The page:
When Pete’s Hardware first opened in 1926, the family business’ most frequent shoppers were chicken, rabbit and dairy farmers, as well as fruit growers.
Today, the customer base has changed quite a bit, but 90 years later, the family business continues to abide by its ideals of providing friendly and knowledgeable service, says Linda Roark, third-generation owner of Pete’s Ace Hardware.
From One Generation to the Next
Founder Peter Selmeczki was a Hungarian immigrant who ended up in Castro Valley, California, and followed his entrepreneurial endeavors as an auto painter, Roark says of her grandfather. He and his wife Mary opened an auto paint shop, but in the front of the store, they added an assortment of hardware goods.
“My grandfather realized he couldn’t be painting a car and waiting on customers at the same time,” Roark says. “The hardware business was more profitable than the auto paint business at that time, so he concentrated on the hardware store and established Pete’s Hardware in 1926.”
As is the case in most family businesses, Roark’s father Ernie grew up in the business along with his brother Frank.
“When you are the child of a business owner, you’re always involved in the business,” Roark says. “My father prided himself when he was young and other kids had to go home and clean chicken coops or help on the farm. He always felt lucky he got to go and sweep or clean at the hardware store.”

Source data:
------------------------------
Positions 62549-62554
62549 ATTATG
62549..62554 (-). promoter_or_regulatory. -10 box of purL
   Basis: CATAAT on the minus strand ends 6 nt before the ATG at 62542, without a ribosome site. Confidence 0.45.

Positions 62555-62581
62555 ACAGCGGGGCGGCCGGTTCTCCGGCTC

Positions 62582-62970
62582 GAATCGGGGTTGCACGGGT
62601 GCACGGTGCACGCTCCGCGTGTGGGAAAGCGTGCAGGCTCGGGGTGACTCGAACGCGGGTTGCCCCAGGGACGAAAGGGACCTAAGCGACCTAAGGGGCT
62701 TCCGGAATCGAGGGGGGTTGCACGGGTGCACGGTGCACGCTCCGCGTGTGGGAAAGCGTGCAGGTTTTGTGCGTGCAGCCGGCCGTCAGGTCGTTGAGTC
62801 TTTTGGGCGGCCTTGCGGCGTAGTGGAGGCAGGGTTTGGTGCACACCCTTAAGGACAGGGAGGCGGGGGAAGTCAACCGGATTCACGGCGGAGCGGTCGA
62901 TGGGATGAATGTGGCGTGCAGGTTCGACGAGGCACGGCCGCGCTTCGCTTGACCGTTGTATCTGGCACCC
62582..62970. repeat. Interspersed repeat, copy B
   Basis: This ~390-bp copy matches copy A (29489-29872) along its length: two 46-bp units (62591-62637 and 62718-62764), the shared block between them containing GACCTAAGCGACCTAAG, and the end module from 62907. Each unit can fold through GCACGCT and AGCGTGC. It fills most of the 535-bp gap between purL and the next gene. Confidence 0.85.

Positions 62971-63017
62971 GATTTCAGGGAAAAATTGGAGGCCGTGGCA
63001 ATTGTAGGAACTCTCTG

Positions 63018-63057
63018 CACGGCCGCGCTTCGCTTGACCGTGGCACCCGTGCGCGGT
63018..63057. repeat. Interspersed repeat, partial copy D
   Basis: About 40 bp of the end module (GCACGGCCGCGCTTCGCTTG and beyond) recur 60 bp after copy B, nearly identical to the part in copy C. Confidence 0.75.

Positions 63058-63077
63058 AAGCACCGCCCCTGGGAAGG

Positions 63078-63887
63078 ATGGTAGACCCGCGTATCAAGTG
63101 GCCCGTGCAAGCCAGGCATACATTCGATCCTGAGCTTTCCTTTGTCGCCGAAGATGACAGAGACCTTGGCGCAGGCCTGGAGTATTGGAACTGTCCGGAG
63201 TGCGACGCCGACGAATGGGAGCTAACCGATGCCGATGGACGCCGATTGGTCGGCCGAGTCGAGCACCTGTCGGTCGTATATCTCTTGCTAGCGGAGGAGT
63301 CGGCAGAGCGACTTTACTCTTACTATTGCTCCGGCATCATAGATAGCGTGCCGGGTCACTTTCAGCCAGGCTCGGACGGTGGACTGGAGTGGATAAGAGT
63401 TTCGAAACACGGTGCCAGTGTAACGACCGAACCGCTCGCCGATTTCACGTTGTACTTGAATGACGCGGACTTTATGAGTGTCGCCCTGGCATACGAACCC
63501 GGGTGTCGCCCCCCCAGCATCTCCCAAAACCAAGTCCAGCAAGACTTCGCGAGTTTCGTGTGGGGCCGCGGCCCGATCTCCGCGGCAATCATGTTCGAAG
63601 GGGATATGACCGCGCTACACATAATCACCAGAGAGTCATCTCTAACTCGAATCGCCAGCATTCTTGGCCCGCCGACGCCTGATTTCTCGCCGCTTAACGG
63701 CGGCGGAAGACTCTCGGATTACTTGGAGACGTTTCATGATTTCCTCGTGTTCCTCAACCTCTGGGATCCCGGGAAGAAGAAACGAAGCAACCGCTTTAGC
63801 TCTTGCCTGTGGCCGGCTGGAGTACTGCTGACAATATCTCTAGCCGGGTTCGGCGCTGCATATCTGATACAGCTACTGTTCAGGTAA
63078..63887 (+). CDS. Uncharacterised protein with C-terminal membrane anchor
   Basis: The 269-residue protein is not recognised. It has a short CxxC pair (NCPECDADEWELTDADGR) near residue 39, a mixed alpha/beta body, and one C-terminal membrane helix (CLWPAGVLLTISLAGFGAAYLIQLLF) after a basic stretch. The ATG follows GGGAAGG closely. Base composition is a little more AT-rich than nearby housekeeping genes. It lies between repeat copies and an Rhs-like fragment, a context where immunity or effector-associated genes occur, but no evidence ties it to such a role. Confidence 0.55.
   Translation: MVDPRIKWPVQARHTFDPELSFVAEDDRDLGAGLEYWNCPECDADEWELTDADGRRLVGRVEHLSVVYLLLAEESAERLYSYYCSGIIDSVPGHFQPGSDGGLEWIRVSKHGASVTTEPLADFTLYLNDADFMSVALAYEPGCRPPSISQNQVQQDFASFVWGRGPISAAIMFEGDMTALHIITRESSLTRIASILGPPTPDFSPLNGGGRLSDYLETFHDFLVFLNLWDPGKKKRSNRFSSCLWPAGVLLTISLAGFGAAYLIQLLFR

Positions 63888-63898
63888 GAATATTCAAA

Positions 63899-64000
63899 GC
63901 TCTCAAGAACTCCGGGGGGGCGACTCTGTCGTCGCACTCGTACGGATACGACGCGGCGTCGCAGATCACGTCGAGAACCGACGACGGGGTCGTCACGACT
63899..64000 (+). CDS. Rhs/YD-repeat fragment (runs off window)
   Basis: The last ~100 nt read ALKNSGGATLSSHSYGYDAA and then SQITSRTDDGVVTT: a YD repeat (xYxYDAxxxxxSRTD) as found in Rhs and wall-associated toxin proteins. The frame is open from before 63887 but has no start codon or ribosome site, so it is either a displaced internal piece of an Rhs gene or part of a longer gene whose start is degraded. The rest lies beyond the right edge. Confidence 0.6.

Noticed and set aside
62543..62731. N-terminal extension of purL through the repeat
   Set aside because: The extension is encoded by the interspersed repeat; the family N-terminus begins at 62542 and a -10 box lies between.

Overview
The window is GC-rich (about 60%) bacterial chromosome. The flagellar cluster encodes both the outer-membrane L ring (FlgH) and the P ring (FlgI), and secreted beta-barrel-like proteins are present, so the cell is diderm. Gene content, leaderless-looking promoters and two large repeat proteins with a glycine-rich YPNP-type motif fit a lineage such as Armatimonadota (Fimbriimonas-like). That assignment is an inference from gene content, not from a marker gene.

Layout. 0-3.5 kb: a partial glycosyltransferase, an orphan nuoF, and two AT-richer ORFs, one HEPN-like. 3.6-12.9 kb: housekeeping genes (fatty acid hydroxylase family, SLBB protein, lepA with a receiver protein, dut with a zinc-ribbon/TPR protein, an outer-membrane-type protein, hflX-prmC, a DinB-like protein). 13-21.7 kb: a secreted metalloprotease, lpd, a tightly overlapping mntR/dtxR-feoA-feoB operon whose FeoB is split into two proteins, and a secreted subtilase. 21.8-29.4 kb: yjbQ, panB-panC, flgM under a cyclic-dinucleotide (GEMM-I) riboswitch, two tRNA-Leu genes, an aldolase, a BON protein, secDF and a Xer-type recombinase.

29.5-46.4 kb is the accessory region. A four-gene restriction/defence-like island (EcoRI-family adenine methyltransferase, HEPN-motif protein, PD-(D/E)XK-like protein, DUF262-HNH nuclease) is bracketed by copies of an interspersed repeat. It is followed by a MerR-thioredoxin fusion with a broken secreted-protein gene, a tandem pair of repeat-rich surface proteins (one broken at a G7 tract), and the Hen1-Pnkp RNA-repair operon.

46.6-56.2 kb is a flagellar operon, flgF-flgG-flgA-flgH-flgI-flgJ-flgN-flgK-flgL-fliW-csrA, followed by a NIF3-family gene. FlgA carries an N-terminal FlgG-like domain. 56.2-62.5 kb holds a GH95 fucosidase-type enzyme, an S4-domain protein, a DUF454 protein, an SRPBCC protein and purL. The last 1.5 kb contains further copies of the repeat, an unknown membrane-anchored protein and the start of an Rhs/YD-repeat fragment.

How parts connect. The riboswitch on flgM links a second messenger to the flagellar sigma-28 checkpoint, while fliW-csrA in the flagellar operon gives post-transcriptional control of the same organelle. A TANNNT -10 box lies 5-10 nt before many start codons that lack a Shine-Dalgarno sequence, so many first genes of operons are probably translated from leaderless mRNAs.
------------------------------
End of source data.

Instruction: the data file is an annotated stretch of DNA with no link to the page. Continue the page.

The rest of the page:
After returning from fighting in World War II, the two brothers took charge of the business so their parents could enjoy being semiretired.
Roark also grew up in the family business, but it wasn’t until her parents were older that they realized she should be the one to continue at Pete’s Hardware.
“I was growing up during a time when a hardware store was a man’s job, so my father didn’t expect me to take over the business,” she says. “I had gotten married and was living in southern California when my parents came to visit. At that point, my father realized he probably ought to have me run the business.”
The Key to Longevity
In order to establish and maintain a business for nearly a century, Roark says it’s important to adapt and deliver the customers what they want and need.
“Our family business has always worked to meet the needs of the community,” she says. “When my grandparents started, Castro Valley was very agricultural so they stocked agricultural items. Then, during the prohibition era, they sold gallon jugs that customers used for bootlegging. As my father ran the business, the community became more residential and geared toward contractors. Today, people come to help maintain and improve their homes and businesses.”
She and her husband Jeff hope their son, Jason, will be able to continue leading the store’s evolution and meeting the needs of future customers.
“Pete’s Hardware is now into its fourth generation,” Roark says. “Our son Jason is going to be taking over the business. He’s been working very hard and doing a great job of learning and managing the store.”
Later this month, Pete’s Ace Hardware we’ll be celebrating its 90th anniversary with its community and loyal customers. Roark says they plan on having live demonstrations, special savings, refreshments and raffle prizes. She also plans to set up a pop-up museum that will feature the history of Castro Valley as well as the story of Pete’s Hardware.
The business’ success under Roark’s leadership has been helped by well-informed advisors, she says.
“I think one of the most important things I was told was that you can’t know everything, so you surround yourself with people who are very knowledgeable in different areas and you always listen,” Roark says. “I think that’s been a key to the success and longevity of our business.”